Russia's shipbuilding industry has launched a sweeping modernization program.
President Vladimir Putin
has signed decrees setting up a United Shipbuilding Corporation
(known by its Russian initials, OSK) to consolidate large federal companies engaged in shipbuilding. Within the next few months, three regional subholdings will be formed. One of them - the Western Center
- will unite shipbuilding companies in St. Petersburg and Kaliningrad. The Northern Center will
take care of all Severodvinsk plants in the Arkhangelsk Region, and the Far Eastern Center will
bring together companies located in Komsomolsk-on-Amur, Vladivostok and Nakhodka. 100% of shares in the holdings will be federally owned, and by January 1, 2009, they will be contributed to the authorized capital of the OSK, which will be headed by Colonel General Alexander Burutin
, a presidential adviser on military industrial affairs.
Over the past fifteen years the Russian fleet, and especially its navy, has suffered considerable losses. Its number of warships, for example, has dropped from 428 to 273, a fall of 37.5%, and that of active vessels at sea from 210 to 28, a drop of 86.7%. Sometimes even that number of ships is not maintained. Naval personnel have been cut by 60%, from 424,000 men to 169,000. The Mediterranean
, Indian and Pacific squadrons have been abolished. Russian naval aviation has stopped flying over the oceans, having lost its air bases in Cuba, the Middle East and Africa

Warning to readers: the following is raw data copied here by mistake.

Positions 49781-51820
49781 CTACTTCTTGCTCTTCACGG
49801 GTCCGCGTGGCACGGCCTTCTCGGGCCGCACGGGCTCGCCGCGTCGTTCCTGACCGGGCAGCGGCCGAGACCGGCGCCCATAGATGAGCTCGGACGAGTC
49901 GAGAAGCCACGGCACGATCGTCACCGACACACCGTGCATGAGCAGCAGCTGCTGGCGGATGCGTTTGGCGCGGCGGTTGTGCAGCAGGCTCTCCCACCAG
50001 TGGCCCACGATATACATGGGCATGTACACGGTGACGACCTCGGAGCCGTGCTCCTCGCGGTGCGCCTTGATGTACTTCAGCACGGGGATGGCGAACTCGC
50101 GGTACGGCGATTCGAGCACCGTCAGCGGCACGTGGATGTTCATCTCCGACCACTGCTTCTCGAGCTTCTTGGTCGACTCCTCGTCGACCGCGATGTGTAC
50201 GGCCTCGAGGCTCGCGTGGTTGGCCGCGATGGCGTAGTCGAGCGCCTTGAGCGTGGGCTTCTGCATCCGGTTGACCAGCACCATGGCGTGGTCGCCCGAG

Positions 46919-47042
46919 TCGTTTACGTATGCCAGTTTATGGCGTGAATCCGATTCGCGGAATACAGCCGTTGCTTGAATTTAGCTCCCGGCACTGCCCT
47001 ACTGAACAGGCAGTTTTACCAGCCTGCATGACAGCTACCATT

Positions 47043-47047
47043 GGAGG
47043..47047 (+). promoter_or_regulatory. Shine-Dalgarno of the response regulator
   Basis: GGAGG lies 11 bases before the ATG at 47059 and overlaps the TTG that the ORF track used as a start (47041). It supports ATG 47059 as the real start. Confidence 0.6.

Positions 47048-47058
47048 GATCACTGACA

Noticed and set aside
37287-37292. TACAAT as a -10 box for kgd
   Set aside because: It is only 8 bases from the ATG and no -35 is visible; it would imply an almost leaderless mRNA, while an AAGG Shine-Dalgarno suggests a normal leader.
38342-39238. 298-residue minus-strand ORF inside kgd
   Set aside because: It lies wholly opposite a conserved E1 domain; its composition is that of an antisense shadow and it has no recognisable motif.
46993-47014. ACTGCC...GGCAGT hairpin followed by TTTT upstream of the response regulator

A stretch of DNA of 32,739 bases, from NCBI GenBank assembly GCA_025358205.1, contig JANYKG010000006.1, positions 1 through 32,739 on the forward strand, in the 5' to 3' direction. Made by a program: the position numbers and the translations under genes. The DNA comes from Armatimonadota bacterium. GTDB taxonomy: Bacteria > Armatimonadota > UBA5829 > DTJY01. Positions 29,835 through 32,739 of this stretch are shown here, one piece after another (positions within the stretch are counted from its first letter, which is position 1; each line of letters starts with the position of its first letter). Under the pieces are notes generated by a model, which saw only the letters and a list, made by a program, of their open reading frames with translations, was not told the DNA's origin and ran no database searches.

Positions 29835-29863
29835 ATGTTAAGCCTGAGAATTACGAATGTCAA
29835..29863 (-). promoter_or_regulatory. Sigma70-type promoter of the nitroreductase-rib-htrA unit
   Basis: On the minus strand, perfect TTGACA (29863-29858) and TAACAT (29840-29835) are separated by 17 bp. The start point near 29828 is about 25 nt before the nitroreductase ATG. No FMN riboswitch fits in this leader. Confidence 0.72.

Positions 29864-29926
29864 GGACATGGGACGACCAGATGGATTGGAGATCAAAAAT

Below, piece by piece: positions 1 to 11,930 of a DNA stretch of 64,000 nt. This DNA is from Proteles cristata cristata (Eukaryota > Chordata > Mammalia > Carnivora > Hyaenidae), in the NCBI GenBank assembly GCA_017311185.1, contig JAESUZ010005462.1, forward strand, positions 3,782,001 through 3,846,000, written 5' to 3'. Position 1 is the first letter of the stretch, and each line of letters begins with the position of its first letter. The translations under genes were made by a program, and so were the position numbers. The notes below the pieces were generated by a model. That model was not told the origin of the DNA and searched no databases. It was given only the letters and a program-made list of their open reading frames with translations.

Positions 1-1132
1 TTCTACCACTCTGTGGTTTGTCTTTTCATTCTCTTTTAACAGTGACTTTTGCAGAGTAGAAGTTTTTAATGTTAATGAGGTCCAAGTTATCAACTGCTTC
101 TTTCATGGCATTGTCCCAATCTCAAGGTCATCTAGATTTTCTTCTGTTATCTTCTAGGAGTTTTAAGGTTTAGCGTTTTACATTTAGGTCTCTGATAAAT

. The navy has turned from an ocean-going to a coastal one. If this trend continues, experts forecast that by 2015 the navy will consist of not more than 60 warships (22 nuclear-powered and nine diesel-engined submarines and not more than 29 surface ships).
Recently, however, things with the Russian navy have
been looking up. The state armaments program for the period until 2015 describes the development of the navy, as well as strategic nuclear forces of deterrence, as one of its main priorities. According to First Deputy Prime Minister Sergei Ivanov, the former defense minister, of the 4.9 trillion rubles ($188.53 billion) set aside for re-armament, 25% will be used to renew the navy.
By 2010, Russia plans to increase its construction of warships by 50%, including building a series of 40 frigates, not fewer than ten each for the Northern and Baltic fleets. Submarines are under construction: strategic nuclear-powered submarine cruisers such as the Yury Dolgoruky, Alexander Nevsky and Vladimir Monomakh, which will be armed with new Bulava-30 strategic missiles (NATO reporting name SS-NX-30), as well as many other multi-purpose nuclear and diesel submarines. In addition, India, China and Algeria have placed orders for Russian warships